When I play a game on Steam: principally, I give little mind to whether I’m playing from my couch or in front of my computer. The decision is typically driven by how much precision mouse/keyboard work is required. The only game that’s been otherwise is Final Fantasy 15, as my CPU struggles to run it locally, unlike 99% of my other Steam games.

When I play a game on Game Pass, principally my thought is “Do I want to play at my xbox?”.

As much as I applaud Microsoft’s record and stream tech, I really love that they made it available, the truth is that I find the stream quality from my Xbox to my desktop to be inferior to my 780 GTX to my SteamLink over the same network and locations. There’s more visual glitches and even set for quality, the encoder can’t best the encoder on my nVidia card.

What would really make the PC side of that coin mean something, is if it were possible to share the same saves between my desktop and my Xbox. I.e. the decision would be like open Outer Worlds on my desktop, and continue from the same save I made on my Xbox. I’d call that a win.

By contrast the decision works out that I started playing on my Xbox, and need to stream to my PC if I want to play at my desk. Which means a loss of image quality, and the occasional wtf/freeze/lag; on the flipside Outer Worlds seems to do that less often than Halo 5 when I stream.

Likewise, I don’t think Microsoft offers the inverse. I.e. that I could stream my desktop to my Xbox, if I had started with the PC, I’d not be able to stream to my Xbox. Although it might be possible to horse wrangle something with my SteamLink. By contrast, Steam’s streamy goodness is basically from anything to anything, especially when you account for needing a Direct3D PC for most games anyhow.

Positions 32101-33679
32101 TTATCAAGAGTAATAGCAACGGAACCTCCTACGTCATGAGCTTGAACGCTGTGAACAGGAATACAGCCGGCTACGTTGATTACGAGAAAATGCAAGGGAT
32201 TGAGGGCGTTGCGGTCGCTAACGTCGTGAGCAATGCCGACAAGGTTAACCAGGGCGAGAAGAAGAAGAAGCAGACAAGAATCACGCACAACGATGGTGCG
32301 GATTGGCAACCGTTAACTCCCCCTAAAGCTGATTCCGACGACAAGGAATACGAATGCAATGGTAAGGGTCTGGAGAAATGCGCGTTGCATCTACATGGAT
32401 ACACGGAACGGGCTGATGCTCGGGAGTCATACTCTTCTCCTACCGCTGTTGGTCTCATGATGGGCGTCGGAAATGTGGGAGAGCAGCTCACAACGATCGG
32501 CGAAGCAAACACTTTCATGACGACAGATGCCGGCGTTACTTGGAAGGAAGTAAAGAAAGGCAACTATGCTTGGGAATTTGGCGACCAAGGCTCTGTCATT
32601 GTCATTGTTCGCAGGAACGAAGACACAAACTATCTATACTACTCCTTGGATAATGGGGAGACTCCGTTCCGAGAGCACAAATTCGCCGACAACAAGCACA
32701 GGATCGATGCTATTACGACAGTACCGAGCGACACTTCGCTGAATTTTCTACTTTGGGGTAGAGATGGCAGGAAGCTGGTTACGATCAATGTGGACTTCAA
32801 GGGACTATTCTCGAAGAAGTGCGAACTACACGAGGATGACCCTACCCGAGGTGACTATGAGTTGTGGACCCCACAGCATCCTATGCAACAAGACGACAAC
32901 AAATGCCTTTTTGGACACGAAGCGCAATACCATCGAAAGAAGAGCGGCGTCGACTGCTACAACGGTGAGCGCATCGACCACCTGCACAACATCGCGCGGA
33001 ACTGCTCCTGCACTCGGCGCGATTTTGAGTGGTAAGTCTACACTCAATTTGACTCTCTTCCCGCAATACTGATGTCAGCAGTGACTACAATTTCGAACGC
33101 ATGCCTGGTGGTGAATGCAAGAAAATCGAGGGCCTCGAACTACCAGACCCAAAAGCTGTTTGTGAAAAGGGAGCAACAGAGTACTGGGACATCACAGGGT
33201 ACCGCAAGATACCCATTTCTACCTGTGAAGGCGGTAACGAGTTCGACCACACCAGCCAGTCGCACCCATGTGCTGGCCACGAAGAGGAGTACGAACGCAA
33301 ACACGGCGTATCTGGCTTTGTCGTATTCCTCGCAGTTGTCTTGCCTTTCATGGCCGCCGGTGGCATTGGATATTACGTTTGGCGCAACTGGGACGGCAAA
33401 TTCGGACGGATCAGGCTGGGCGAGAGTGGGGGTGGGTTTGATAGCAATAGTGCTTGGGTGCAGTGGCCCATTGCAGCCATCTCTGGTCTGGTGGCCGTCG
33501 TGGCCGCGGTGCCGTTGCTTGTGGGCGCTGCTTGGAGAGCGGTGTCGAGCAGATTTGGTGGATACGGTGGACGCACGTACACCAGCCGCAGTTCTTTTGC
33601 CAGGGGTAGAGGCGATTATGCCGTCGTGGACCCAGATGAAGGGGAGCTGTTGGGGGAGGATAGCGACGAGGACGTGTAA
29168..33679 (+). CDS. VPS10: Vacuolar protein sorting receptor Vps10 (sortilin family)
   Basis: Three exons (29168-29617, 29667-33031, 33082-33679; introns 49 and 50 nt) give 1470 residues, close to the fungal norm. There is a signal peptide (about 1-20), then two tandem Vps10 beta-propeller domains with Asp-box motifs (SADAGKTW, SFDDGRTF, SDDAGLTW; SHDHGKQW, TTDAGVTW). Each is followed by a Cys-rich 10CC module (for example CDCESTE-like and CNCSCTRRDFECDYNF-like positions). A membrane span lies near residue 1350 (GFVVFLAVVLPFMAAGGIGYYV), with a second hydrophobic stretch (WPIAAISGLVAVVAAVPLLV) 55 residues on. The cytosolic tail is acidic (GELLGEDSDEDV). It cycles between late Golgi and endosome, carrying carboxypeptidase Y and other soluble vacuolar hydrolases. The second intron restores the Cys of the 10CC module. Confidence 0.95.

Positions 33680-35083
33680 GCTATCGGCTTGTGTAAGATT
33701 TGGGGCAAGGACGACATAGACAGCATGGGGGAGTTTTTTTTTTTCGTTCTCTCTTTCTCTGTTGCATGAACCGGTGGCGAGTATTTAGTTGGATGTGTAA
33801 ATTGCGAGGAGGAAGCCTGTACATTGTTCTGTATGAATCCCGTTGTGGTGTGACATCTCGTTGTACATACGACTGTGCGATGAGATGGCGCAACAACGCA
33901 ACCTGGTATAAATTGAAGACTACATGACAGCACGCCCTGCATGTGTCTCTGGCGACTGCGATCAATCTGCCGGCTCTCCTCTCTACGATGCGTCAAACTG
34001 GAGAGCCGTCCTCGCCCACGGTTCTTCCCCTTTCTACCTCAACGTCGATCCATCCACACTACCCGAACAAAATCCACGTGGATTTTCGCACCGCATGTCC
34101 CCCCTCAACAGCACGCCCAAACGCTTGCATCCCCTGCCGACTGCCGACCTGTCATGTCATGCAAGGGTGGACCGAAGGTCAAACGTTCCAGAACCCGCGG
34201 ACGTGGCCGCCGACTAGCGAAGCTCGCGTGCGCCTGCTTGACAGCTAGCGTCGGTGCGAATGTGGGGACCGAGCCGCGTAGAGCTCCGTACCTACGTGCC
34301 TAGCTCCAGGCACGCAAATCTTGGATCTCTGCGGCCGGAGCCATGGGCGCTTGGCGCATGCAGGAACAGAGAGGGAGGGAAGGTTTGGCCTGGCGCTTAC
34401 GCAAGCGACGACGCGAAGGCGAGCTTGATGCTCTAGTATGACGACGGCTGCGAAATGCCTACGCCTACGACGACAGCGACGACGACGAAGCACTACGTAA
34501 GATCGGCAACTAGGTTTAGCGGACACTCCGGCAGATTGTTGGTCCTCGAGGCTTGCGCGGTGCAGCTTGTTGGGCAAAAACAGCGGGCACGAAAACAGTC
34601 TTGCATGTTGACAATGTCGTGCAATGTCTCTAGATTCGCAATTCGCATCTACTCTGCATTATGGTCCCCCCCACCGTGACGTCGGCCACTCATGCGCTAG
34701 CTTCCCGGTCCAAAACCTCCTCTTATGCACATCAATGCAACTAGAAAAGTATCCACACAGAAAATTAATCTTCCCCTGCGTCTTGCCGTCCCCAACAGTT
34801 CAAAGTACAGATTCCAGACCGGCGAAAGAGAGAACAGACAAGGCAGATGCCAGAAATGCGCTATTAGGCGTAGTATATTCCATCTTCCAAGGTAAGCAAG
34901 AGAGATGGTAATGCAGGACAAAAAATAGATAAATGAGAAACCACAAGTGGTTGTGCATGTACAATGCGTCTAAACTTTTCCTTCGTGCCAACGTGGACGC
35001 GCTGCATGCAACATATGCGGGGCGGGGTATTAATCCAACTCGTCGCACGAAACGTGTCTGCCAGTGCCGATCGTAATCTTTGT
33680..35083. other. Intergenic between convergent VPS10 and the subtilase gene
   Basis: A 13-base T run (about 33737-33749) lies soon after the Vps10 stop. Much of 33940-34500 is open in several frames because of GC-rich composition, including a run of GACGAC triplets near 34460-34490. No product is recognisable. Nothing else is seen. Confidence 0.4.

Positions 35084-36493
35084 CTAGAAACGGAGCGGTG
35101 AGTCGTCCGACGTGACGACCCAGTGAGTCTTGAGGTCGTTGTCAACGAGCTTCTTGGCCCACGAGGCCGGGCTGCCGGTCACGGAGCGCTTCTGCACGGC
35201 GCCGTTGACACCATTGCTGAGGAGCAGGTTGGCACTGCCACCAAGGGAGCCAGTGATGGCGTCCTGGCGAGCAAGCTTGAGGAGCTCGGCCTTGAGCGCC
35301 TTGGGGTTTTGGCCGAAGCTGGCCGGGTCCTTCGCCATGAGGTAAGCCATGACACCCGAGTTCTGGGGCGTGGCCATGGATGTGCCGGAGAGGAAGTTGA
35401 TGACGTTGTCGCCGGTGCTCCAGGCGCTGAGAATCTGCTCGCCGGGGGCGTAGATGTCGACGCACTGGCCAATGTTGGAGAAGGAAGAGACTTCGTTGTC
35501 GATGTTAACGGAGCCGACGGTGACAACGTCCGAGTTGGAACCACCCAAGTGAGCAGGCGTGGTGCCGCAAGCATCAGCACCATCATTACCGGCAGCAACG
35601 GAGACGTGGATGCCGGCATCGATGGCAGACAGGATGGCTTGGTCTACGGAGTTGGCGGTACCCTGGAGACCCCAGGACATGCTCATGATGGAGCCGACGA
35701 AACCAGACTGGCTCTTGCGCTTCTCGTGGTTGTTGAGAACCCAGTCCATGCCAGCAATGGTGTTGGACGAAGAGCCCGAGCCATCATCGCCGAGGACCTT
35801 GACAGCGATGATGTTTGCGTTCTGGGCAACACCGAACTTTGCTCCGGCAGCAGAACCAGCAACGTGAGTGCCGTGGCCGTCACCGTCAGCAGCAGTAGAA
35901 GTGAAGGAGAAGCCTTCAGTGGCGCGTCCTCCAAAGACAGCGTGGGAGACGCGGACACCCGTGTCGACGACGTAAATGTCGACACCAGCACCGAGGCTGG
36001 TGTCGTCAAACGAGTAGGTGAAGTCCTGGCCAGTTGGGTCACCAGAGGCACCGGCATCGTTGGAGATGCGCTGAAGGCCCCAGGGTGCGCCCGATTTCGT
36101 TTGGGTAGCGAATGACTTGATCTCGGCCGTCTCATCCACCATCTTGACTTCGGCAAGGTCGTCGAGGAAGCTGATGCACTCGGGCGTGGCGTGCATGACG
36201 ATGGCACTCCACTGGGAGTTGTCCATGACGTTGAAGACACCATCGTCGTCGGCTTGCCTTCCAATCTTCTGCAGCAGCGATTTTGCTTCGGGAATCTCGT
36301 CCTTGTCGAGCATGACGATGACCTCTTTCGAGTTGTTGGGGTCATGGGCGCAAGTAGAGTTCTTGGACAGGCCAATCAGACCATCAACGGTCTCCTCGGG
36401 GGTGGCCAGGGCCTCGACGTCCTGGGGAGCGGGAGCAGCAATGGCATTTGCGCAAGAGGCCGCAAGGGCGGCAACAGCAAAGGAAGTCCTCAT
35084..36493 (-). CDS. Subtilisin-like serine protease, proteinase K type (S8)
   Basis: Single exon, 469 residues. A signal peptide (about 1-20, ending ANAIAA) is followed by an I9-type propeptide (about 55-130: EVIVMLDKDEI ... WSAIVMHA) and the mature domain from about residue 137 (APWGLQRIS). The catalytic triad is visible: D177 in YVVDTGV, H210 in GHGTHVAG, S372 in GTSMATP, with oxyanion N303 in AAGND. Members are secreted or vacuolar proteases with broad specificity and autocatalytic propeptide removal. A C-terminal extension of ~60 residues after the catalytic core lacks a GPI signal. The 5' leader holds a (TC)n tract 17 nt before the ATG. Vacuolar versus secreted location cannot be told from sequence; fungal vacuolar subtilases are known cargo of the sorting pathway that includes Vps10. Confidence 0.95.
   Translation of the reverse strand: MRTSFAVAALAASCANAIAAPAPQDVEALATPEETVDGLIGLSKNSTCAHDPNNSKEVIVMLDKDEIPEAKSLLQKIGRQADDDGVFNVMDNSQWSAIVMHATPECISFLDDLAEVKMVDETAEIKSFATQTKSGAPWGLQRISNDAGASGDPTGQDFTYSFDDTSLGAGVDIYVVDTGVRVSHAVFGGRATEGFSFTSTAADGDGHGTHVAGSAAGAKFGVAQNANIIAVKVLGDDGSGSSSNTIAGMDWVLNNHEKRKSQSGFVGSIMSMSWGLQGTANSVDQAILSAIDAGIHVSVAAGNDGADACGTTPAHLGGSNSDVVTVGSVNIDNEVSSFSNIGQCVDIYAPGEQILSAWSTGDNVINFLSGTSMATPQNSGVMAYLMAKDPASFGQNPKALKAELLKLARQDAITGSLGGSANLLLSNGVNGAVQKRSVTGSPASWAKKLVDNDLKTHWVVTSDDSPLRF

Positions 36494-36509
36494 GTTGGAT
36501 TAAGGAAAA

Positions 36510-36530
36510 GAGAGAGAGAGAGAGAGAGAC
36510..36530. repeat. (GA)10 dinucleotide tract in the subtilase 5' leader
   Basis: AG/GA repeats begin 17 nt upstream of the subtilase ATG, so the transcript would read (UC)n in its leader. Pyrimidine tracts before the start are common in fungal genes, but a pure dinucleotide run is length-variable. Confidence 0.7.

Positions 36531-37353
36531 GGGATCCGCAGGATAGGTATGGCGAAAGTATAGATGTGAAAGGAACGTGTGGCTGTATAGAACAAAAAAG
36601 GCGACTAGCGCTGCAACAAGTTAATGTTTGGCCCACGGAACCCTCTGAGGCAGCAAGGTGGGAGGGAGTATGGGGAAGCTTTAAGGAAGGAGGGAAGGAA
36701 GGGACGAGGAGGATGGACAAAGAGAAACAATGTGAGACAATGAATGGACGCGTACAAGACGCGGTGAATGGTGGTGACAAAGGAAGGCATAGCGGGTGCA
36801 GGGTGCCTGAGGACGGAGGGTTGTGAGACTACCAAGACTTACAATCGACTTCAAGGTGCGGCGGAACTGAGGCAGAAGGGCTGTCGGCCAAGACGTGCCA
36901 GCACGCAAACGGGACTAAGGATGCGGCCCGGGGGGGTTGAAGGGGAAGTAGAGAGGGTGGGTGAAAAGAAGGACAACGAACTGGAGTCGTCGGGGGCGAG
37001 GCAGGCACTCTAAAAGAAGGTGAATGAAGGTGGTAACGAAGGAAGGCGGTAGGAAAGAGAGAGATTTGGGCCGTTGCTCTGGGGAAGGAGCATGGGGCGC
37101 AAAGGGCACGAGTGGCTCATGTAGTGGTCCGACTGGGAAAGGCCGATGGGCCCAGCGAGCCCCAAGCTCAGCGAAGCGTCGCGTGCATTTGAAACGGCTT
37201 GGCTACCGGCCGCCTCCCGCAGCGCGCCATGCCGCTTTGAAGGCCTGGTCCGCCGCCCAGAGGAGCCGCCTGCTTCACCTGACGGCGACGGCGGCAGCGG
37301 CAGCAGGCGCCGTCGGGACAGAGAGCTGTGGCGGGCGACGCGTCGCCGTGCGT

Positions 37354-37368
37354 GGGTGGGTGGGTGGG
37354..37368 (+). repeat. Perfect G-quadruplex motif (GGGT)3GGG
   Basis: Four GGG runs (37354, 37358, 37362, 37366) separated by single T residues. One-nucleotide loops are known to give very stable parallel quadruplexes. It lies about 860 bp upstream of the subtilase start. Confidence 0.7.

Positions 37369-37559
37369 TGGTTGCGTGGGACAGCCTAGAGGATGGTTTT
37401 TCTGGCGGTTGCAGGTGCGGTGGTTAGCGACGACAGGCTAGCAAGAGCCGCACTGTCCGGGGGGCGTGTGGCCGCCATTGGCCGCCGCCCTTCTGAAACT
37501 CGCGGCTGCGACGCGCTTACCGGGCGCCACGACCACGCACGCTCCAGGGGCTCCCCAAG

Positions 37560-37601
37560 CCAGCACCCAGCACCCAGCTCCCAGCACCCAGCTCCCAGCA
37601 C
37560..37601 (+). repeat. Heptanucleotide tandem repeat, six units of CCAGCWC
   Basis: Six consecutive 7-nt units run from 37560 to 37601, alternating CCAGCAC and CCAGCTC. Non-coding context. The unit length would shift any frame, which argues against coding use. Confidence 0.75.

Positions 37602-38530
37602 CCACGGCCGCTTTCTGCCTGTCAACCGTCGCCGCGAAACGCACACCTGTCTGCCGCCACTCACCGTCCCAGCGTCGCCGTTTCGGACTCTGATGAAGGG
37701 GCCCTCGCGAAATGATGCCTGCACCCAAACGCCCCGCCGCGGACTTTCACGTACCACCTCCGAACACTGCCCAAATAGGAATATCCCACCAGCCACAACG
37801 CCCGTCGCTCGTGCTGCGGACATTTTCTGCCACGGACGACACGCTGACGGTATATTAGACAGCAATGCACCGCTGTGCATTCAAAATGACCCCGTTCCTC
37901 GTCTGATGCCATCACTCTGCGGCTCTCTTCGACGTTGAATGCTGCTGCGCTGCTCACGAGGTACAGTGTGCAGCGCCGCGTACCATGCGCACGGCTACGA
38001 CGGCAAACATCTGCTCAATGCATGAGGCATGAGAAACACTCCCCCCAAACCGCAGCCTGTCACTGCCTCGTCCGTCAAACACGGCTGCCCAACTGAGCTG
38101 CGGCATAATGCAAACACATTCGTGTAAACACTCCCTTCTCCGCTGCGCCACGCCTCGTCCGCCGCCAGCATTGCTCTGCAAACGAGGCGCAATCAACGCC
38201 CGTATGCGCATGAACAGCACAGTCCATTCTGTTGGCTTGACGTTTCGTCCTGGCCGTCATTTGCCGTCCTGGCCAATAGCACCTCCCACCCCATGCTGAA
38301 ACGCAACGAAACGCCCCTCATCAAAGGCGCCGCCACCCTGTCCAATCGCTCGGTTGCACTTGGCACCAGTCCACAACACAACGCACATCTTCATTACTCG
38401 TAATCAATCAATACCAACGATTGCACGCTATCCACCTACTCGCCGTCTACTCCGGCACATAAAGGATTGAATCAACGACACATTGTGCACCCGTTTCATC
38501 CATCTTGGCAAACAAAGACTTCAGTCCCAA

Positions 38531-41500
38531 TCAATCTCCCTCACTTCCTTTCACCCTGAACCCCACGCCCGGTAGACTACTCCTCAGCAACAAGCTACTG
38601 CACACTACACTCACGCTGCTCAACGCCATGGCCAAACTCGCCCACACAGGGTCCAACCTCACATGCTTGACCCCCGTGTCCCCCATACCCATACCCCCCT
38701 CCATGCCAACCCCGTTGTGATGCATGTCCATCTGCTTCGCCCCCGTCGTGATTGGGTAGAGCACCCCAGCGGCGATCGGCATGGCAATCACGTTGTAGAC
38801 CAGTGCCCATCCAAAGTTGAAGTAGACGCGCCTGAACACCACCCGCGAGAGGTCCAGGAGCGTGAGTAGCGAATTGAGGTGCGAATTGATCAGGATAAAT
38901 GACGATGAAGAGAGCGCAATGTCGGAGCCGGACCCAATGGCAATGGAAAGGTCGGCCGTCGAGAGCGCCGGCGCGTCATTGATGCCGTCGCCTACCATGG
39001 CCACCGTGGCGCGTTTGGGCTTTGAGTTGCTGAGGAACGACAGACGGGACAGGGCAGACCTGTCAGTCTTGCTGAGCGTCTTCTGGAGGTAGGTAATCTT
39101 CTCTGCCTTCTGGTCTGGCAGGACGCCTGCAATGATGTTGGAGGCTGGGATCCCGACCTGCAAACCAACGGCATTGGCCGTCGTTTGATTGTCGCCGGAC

Thus, I am finding that Game Pass is very worth it for the Xbox side of the catalog. On PC, it’s more like a “Meh”, because the only benefit I’m really seeing there is good odds of playing on desktop with a mouse, a game I wouldn’t want to play on console with a controller. To be fair though, my decision was based on the cost comparison of Game Pass + Live versus Game Pass Ultimate; that is to say on the dollars required.

Beyond the lack of PC <-> Xbox crossover, I’m finding Game Pass to be very worth it. For a while, I’ve actually considered dropping my Live subscription because Games with Gold doesn’t bring that many games of interest down the pike, versus how little multiplayer I tend to do on Xbox. Where as Game Pass delivers the content, and probably curtails much of the need to buy games outright.